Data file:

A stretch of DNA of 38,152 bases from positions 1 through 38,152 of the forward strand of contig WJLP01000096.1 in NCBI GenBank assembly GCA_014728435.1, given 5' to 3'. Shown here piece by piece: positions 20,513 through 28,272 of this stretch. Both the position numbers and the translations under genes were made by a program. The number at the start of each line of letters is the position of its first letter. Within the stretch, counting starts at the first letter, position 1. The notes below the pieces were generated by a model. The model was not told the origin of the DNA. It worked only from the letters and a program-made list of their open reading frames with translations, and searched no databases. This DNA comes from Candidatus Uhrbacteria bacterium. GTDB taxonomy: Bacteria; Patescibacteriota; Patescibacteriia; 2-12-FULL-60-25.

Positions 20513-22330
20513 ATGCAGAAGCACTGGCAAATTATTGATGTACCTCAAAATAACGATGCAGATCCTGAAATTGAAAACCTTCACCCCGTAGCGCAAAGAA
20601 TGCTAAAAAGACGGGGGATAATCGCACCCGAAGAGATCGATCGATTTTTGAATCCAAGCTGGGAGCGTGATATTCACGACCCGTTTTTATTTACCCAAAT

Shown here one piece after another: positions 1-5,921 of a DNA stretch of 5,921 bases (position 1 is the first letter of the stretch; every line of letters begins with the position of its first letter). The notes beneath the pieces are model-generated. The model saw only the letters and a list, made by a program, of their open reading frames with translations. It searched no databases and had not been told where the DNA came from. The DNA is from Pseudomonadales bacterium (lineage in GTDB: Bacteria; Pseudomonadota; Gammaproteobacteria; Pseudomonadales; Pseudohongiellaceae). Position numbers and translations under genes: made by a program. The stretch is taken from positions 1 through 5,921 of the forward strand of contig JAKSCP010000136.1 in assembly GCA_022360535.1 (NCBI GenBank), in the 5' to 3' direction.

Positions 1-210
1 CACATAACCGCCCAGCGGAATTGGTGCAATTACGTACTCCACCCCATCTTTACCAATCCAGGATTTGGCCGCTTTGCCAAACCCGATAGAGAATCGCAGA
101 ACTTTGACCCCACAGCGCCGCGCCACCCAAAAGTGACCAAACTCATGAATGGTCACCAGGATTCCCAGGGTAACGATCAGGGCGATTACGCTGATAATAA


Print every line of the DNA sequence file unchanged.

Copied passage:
A stretch of DNA of 38,152 bases from positions 1 through 38,152 of the forward strand of contig WJLP01000096.1 in NCBI GenBank assembly GCA_014728435.1, given 5' to 3'. Shown here piece by piece: positions 20,513 through 28,272 of this stretch. Both the position numbers and the translations under genes were made by a program. The number at the start of each line of letters is the position of its first letter. Within the stretch, counting starts at the first letter, position 1. The notes below the pieces were generated by a model. The model was not told the origin of the DNA. It worked only from the letters and a program-made list of their open reading frames with translations, and searched no databases. This DNA comes from Candidatus Uhrbacteria bacterium. GTDB taxonomy: Bacteria; Patescibacteriota; Patescibacteriia; 2-12-FULL-60-25.

Positions 20513-22330
20513 ATGCAGAAGCACTGGCAAATTATTGATGTACCTCAAAATAACGATGCAGATCCTGAAATTGAAAACCTTCACCCCGTAGCGCAAAGAA
20601 TGCTAAAAAGACGGGGGATAATCGCACCCGAAGAGATCGATCGATTTTTGAATCCAAGCTGGGAGCGTGATATTCACGACCCGTTTTTATTTACCCAAAT

Shown here one piece after another: positions 1-5,921 of a DNA stretch of 5,921 bases (position 1 is the first letter of the stretch; every line of letters begins with the position of its first letter). The notes beneath the pieces are model-generated. The model saw only the letters and a list, made by a program, of their open reading frames with translations. It searched no databases and had not been told where the DNA came from. The DNA is from Pseudomonadales bacterium (lineage in GTDB: Bacteria; Pseudomonadota; Gammaproteobacteria; Pseudomonadales; Pseudohongiellaceae). Position numbers and translations under genes: made by a program. The stretch is taken from positions 1 through 5,921 of the forward strand of contig JAKSCP010000136.1 in assembly GCA_022360535.1 (NCBI GenBank), in the 5' to 3' direction.

Positions 1-210
1 CACATAACCGCCCAGCGGAATTGGTGCAATTACGTACTCCACCCCATCTTTACCAATCCAGGATTTGGCCGCTTTGCCAAACCCGATAGAGAATCGCAGA
101 ACTTTGACCCCACAGCGCCGCGCCACCCAAAAGTGACCAAACTCATGAATGGTCACCAGGATTCCCAGGGTAACGATCAGGGCGATTACGCTGATAATAA